This is a special scan performed in the Nuclear Medicine Department and is sometimes performed in certain centres if there is uncertainty as to the diagnosis. In other words this is performed if the doctors are not sure if you have chronic pancreatitis or a small pancreatic cancer. The full term or a PET scan is Positron Emission Tomography.


TESTS FOR DIABETES – Although it does not autimatically mean you will be diabetic it is the same organ that houses your insulin cells.

 The urine can be tested for glucose using a simple technique of dipping a special strip of paper into a urine sample.

More precise tests involve measuring the actual glucose level in the blood by taking a blood sample from an arm vein. A patient who is thought to be developing diabetes can be tested by a glucose tolerance test. This involves taking a glucose drink following an overnight fast and then measuring the blood glucose level from blood samples taken over the next 2-3 hours.


Faecal Elastase Test

Elastase is one of the enzymes produced by the pancreas to digest protein. There is always a small extra amount produced which means that it can be measured in the stool.

PLT or Pancreato-Lauryl Test

A standard meal is taken following an overnight fast along with a test food (with PLT). One or more blood tests or a urine test is then made to see if the test food has been digested (by the pancreatic enzymes) and then absorbed.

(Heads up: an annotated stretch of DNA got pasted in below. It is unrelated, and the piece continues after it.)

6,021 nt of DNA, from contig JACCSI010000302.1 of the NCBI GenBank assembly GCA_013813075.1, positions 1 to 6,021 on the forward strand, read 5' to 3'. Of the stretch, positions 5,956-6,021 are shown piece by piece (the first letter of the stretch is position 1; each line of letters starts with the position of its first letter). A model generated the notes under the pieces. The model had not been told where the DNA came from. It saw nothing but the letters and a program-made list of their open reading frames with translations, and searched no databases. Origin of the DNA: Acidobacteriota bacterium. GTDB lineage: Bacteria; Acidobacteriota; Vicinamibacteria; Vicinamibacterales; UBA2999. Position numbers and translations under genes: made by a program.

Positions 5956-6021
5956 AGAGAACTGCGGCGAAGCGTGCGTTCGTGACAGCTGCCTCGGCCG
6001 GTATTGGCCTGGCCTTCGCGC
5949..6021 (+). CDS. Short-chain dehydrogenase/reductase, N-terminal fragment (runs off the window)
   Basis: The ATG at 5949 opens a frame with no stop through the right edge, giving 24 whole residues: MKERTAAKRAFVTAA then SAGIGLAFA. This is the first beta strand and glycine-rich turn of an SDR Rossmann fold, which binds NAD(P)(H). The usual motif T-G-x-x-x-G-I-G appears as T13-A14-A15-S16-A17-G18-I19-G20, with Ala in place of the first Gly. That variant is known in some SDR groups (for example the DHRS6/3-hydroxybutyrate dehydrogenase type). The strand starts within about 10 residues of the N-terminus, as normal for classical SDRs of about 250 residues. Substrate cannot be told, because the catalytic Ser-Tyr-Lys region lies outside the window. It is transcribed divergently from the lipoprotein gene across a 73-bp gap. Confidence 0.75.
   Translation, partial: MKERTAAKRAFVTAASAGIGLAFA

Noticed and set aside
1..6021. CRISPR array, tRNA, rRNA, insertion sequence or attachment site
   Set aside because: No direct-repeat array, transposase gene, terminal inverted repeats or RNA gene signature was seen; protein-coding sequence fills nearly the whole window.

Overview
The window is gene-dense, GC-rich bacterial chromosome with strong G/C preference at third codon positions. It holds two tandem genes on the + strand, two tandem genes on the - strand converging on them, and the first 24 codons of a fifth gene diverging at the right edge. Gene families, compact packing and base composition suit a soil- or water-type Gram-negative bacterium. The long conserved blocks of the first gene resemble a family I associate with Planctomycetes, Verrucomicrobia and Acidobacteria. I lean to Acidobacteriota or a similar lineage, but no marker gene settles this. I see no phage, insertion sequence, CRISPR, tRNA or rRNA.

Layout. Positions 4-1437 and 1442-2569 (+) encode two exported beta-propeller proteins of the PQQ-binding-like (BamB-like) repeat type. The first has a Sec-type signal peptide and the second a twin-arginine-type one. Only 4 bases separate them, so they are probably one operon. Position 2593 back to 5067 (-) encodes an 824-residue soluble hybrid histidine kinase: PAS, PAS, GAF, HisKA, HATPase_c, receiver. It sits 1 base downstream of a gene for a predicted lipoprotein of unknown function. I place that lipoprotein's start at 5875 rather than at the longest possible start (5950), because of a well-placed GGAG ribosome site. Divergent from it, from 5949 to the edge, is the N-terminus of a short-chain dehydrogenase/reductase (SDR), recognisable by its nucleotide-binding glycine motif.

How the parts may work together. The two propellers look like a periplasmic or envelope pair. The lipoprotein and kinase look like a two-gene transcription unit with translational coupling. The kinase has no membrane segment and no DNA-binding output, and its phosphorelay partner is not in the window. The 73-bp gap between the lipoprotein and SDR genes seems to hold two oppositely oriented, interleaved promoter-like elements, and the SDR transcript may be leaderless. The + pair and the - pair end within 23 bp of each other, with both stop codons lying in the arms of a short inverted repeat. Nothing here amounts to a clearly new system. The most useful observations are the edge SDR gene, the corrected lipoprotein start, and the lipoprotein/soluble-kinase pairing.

Triolein breath test

This is a more specific test for fat digestion and absorption and is fairly simple to perform.

Faecal fat test

This is an excellent way of determining fat digestion but involves collecting stools for 1-3 days.

Secretin test

This is performed in only a few very specialist pancreas units and is very accurate (like the faecal fat test).

The often quoted gold standard Amylase Test (However, this should be treated with caution as evidence or otherwise of an attack and it is suggested a more accurate measure is Protease).

The blood amylase test is ordered, often along with a lipase test, to help diagnose and monitor acute or chronic pancreatitis (inflammation of the pancreas) and other disorders that may involve the pancreas. A urine amylase test may also be ordered. Typically, its level will mirror blood amylase concentrations, but both the rise and fall occur later. Sometimes a urine creatinine clearance may be ordered along with the urine amylase to help evaluate kidney function since decreased kidney function can result in a slower rate of amylase clearance.Amylase tests are sometimes used to monitor treatment of some cancers involving the pancreas and after removal of gallstones that have caused gallbladder attacks.

When is it ordered?

A blood amylase test may be ordered when a patient has symptoms of a pancreatic disorder, such as severe abdominal pain, fever, loss of appetite, or nausea. A urine amylase test may be ordered along with or following a blood amylase test. One or both may also be ordered when a doctor wants to monitor a patient to evaluate the effectiveness of treatment and to determine whether amylase levels are increasing or decreasing over time.

What does the test result mean?